Applications must be submitted by email to email@example.com, by sending two files (in Word and PDF formats), using the provided template, available from any technology transfer officers of PSL (establishments and organizations) as well as from the PSL Valorisation team.
Please contact the technology transfer service of your establishment or PSL Valorisation for further information and to inform us of your application.
For further information and questions about this call for projects
Due to the health situation, the planned presentation meetings are cancelled and are replaced by presentations via the internet :
- On Tuesday, March 31 starting 2.30 p.m.
- On Wednesday, April 8 staring 10.30 a.m.
The non-confidential summary will not be used for pre-selection. It is intended for the information of the experts, to confirm that they agree to evaluate the project
With regard to the limits and indications of the number of pages indicated, the minimum expected font size is Arial 11 or equivalent.
The official project leader must have a formal link with a PSL laboratory at the time of the application; the young doctor may be involved in the project afterwards.
A non-permanent researcher can be the project leader. If the director of the unit signs the application form, then it is implicit that the candidate will be able to be employed by the institution during the project, thanks to the funding granted.
It is possible for a candidate to apply even if he or she has already been a laureate in a previous edition. It is also possible for a project leader to submit several applications for different projects during the same call for projects.
These criteria are quite broad (PAA description), but applicants are not obliged to specify if they consider their project to be in the field of quantitative biology, the selection committee will decide this. In addition, a life science project that would not be considered as quantitative can be funded on the FNV part of the call.
Yes, such a project is eligible
PSL pays the funding to one of the guardians of the main research team, who is the manager of the agreement and funding; it is usually the one who validated the application file. The other supervisors may or may not be signatories to the agreement, depending on the mandates or agreements in force for the unit. A consultation between the supervisors and other stakeholders takes place at the time of the agreement, as necessary and in particular in relation to pre-existing intellectual property, if any.
The start-up can be a partner in the project, but the funding is intended for the project leader's team and the other SLP teams involved, if any; it cannot be paid to the start-up. On the other hand, the financing agreement may indicate that the stakeholders wish to grant the start-up exploitation rights on the project results.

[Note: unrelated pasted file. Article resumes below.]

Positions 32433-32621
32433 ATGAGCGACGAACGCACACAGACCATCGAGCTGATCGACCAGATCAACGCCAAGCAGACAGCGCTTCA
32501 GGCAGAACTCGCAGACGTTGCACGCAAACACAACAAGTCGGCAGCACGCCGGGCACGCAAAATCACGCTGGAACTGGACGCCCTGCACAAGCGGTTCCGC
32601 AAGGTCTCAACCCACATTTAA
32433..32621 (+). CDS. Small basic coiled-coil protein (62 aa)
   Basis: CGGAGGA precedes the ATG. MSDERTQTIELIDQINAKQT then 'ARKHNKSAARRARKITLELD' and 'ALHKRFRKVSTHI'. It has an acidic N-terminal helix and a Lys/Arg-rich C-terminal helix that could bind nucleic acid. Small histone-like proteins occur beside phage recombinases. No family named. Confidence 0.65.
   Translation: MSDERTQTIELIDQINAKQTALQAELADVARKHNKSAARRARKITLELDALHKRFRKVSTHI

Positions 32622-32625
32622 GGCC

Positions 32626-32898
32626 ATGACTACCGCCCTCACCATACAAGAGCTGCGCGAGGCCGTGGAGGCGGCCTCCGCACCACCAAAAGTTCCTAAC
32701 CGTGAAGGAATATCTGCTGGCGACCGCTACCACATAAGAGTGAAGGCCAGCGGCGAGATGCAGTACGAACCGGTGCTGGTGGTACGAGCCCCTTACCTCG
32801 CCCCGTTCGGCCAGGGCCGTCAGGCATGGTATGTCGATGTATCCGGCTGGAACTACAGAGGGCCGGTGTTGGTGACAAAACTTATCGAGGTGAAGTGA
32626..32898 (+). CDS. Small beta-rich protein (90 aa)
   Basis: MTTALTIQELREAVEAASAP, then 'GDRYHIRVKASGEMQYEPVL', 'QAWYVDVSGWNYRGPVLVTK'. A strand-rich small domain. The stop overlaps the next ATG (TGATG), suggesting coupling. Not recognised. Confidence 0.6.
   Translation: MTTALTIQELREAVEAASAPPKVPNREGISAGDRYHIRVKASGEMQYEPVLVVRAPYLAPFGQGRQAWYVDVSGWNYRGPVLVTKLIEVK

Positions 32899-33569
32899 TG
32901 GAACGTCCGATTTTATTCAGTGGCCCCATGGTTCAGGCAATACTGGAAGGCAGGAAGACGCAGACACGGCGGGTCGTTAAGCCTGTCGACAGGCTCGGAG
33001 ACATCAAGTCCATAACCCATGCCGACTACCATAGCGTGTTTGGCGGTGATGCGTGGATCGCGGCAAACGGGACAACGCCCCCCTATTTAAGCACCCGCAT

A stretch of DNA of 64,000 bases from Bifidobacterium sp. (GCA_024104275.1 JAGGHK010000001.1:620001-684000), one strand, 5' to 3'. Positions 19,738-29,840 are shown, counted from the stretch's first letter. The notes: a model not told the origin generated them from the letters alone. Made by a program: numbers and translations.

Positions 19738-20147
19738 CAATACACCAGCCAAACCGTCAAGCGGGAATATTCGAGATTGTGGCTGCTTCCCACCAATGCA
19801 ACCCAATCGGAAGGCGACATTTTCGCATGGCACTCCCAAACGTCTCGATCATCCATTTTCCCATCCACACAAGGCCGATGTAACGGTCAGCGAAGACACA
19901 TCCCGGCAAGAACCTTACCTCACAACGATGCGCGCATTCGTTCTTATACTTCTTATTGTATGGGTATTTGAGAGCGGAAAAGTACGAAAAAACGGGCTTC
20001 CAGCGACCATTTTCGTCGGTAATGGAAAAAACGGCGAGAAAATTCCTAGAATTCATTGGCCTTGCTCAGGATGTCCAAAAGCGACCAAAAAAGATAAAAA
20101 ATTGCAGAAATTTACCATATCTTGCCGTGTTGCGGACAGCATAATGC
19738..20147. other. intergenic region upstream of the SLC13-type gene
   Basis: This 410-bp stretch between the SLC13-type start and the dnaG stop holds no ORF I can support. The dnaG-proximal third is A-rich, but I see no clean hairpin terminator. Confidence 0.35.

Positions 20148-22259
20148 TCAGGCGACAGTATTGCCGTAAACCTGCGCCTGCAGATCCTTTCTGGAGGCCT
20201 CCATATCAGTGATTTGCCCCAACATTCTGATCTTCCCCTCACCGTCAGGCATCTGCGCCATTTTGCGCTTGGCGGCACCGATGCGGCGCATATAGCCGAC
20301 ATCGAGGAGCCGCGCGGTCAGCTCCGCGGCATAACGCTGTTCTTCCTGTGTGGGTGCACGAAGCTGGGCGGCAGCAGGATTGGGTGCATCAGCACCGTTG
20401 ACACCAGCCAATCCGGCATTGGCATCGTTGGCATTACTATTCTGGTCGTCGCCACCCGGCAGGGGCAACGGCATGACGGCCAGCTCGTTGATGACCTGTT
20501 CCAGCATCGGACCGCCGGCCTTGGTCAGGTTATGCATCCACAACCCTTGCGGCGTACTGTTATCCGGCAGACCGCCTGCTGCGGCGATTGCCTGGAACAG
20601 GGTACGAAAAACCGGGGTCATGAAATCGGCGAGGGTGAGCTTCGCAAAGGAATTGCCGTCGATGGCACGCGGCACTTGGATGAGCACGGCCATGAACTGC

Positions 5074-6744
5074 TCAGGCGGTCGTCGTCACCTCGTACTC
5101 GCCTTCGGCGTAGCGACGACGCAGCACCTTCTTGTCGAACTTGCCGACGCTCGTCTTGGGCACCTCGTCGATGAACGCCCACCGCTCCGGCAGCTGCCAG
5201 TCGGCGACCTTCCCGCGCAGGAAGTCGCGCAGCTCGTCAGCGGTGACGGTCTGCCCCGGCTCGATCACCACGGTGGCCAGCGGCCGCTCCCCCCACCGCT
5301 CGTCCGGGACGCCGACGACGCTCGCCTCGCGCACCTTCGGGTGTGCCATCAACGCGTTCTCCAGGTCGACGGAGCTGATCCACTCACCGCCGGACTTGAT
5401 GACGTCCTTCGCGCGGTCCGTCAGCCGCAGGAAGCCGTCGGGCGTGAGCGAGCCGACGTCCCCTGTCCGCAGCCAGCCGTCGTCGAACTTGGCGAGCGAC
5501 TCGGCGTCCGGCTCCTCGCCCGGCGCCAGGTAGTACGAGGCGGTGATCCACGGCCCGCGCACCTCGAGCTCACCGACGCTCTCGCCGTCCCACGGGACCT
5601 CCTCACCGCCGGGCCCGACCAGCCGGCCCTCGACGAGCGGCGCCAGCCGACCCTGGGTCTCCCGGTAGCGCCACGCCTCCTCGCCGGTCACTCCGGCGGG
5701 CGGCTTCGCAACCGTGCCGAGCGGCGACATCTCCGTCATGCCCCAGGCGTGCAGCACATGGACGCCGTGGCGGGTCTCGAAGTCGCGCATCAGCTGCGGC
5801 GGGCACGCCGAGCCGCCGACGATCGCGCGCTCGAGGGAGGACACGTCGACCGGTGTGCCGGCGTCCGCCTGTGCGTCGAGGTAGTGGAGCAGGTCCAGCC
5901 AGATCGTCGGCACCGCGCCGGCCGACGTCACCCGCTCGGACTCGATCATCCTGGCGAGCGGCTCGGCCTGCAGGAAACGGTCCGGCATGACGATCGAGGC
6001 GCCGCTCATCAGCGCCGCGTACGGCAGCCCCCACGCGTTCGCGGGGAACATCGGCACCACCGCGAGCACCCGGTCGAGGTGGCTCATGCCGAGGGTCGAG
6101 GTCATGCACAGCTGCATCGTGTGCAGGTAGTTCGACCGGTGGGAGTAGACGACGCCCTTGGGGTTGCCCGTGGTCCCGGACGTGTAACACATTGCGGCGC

Yes, the valorisation of the results can be carried out by a technology transfer to a company whatever its location.
No, the impact on the economic and/or societal level is a major criterion, but not the short-term profitability, nor the financial return for PSL. Projects of an associative and/or non-profit nature can be financed.
The Selection Committee will evaluate the risk and the potential impact of the projects, as well as their feasibility; high-risk / high-impact projects are not disadvantaged, on the contrary.
PSL does not take management fees; the funding is paid to one of the laboratory's supervisors, who can take management fees up to a maximum of 3% (except for projects funded by Qlife, for which this maximum is set at 2.5%).
The projects expected at the pre-maturation stage are upstream (or early stage) projects, and therefore have not yet reached a high degree of completion and detail in terms of both technological maturity and transfer/market approach. They must nevertheless be based on a preliminary proof of concept, indicating the last technological locks to be lifted, and/or validations. technologies expected during the project. Applicants should also ensure that they provide an overview, even if only a summary, of the applications envisaged and the associated users and markets. They will describe the possible mode(s) of transfer, and the planned process for developing a more complete market vision, value proposition and business model. The innovative character and added value of the proposed solutions compared to competing alternatives, and where appropriate the associated intellectual property issues, will be important evaluation criteria.